Dr Rajendra K Pachauri, director general, TERI and Prof Jane den Hollander, vice chancellor, Deakin University
Q: How do you look at the nano-biotech achievements in India so far? Have the applications been enough?
Dr Pachauri: I think we started a little late but no doubt it looks very promising. Especially for our nano centre in agriculture and health, we have been putting our efforts to bring in new technologies. If you have to take a technology from lab to land, it takes time. You need to have a proof of concept, trials, eliminate any possibility of risk and so on. I would say overall it is looking very positive and bright.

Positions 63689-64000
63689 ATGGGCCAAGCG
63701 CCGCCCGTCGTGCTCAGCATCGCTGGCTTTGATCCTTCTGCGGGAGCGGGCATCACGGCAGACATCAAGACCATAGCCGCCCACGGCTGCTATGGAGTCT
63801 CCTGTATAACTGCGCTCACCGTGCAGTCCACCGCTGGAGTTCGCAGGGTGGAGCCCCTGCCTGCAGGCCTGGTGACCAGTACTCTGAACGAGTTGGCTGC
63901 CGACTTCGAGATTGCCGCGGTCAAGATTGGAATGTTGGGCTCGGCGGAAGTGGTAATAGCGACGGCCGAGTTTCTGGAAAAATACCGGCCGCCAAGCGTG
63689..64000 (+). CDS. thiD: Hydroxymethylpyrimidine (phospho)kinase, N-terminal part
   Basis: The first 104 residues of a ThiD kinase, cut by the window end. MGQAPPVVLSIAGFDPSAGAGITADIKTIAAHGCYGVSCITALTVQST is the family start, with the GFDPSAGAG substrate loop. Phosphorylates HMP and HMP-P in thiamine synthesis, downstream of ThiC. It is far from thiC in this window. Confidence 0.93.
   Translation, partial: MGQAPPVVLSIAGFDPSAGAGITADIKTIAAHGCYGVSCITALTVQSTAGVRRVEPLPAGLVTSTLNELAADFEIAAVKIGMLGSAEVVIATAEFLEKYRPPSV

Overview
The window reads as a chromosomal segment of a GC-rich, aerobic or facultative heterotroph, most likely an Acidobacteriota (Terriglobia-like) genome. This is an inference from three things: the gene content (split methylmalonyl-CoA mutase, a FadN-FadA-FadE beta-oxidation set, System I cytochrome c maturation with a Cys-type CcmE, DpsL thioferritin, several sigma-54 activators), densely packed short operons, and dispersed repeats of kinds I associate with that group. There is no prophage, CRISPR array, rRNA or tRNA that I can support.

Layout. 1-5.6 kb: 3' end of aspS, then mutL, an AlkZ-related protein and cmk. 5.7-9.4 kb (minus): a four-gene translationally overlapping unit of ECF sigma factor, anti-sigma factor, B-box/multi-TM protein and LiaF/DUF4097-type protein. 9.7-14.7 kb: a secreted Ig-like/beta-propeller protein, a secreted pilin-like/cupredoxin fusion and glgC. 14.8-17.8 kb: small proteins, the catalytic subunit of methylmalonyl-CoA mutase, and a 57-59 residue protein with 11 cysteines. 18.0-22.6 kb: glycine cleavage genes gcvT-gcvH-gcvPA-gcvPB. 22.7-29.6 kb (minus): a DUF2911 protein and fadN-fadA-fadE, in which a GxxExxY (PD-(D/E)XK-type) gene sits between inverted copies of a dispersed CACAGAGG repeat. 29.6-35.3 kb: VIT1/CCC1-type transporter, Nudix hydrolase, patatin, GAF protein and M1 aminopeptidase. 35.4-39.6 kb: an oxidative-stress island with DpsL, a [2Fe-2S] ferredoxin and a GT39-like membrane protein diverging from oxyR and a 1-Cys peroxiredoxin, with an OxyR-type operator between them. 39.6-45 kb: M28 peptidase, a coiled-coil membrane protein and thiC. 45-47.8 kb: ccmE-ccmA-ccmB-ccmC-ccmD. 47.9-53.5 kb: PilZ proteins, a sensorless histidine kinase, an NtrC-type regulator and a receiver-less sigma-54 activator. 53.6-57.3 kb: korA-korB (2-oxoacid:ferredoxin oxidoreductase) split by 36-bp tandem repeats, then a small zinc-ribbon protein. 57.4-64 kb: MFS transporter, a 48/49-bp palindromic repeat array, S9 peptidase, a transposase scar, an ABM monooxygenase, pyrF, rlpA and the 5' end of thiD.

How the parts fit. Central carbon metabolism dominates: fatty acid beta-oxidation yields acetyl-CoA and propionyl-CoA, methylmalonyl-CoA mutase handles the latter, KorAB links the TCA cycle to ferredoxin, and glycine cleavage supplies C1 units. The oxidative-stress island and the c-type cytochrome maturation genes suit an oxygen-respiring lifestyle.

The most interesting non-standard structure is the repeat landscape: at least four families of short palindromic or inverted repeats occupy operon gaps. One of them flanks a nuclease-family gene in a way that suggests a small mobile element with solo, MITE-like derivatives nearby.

Q: Why don't see enough product development happening in the area?
Dr Pachauri: We are almost there and I think within a short period of time, there would be lot of nanotechnology applications going into the agriculture, healthcare and other areas of life sciences.
Dr Hollander: When you prove a concept, you have to keep it affordable too. That is where the challenge lies and it takes time as there is no magic bullet. I agree with Dr Pachauri that nano will arrive as it only can provide long term solution to farmer's needs.